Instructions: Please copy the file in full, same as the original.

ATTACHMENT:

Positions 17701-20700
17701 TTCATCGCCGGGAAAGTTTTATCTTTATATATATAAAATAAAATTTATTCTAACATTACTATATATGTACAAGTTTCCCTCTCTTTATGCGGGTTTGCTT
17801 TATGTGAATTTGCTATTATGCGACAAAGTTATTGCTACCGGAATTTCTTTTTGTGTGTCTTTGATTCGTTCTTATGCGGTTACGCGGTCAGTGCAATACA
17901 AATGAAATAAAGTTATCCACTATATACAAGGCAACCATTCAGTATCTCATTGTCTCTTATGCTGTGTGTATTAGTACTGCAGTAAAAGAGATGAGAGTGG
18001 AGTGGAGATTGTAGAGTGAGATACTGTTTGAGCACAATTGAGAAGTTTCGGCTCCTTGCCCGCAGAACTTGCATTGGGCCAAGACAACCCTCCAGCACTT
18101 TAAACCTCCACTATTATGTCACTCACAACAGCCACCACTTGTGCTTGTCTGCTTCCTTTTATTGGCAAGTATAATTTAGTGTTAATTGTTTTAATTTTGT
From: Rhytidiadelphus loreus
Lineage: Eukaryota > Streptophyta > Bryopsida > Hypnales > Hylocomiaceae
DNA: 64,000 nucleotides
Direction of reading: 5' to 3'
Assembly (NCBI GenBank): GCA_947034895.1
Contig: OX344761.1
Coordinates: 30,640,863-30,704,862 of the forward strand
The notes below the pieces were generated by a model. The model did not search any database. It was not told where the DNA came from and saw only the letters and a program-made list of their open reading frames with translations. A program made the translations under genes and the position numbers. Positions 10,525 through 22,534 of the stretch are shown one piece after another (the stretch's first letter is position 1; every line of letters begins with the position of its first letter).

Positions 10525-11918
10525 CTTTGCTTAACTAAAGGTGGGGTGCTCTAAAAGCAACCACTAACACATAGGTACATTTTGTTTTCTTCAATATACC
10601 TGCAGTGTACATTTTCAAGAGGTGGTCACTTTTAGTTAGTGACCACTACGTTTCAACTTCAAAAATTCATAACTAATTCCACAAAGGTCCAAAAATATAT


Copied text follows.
Positions 17701-20700
17701 TTCATCGCCGGGAAAGTTTTATCTTTATATATATAAAATAAAATTTATTCTAACATTACTATATATGTACAAGTTTCCCTCTCTTTATGCGGGTTTGCTT
17801 TATGTGAATTTGCTATTATGCGACAAAGTTATTGCTACCGGAATTTCTTTTTGTGTGTCTTTGATTCGTTCTTATGCGGTTACGCGGTCAGTGCAATACA
17901 AATGAAATAAAGTTATCCACTATATACAAGGCAACCATTCAGTATCTCATTGTCTCTTATGCTGTGTGTATTAGTACTGCAGTAAAAGAGATGAGAGTGG
18001 AGTGGAGATTGTAGAGTGAGATACTGTTTGAGCACAATTGAGAAGTTTCGGCTCCTTGCCCGCAGAACTTGCATTGGGCCAAGACAACCCTCCAGCACTT
18101 TAAACCTCCACTATTATGTCACTCACAACAGCCACCACTTGTGCTTGTCTGCTTCCTTTTATTGGCAAGTATAATTTAGTGTTAATTGTTTTAATTTTGT
From: Rhytidiadelphus loreus
Lineage: Eukaryota > Streptophyta > Bryopsida > Hypnales > Hylocomiaceae
DNA: 64,000 nucleotides
Direction of reading: 5' to 3'
Assembly (NCBI GenBank): GCA_947034895.1
Contig: OX344761.1
Coordinates: 30,640,863-30,704,862 of the forward strand
The notes below the pieces were generated by a model. The model did not search any database. It was not told where the DNA came from and saw only the letters and a program-made list of their open reading frames with translations. A program made the translations under genes and the position numbers. Positions 10,525 through 22,534 of the stretch are shown one piece after another (the stretch's first letter is position 1; every line of letters begins with the position of its first letter).

Positions 10525-11918
10525 CTTTGCTTAACTAAAGGTGGGGTGCTCTAAAAGCAACCACTAACACATAGGTACATTTTGTTTTCTTCAATATACC
10601 TGCAGTGTACATTTTCAAGAGGTGGTCACTTTTAGTTAGTGACCACTACGTTTCAACTTCAAAAATTCATAACTAATTCCACAAAGGTCCAAAAATATAT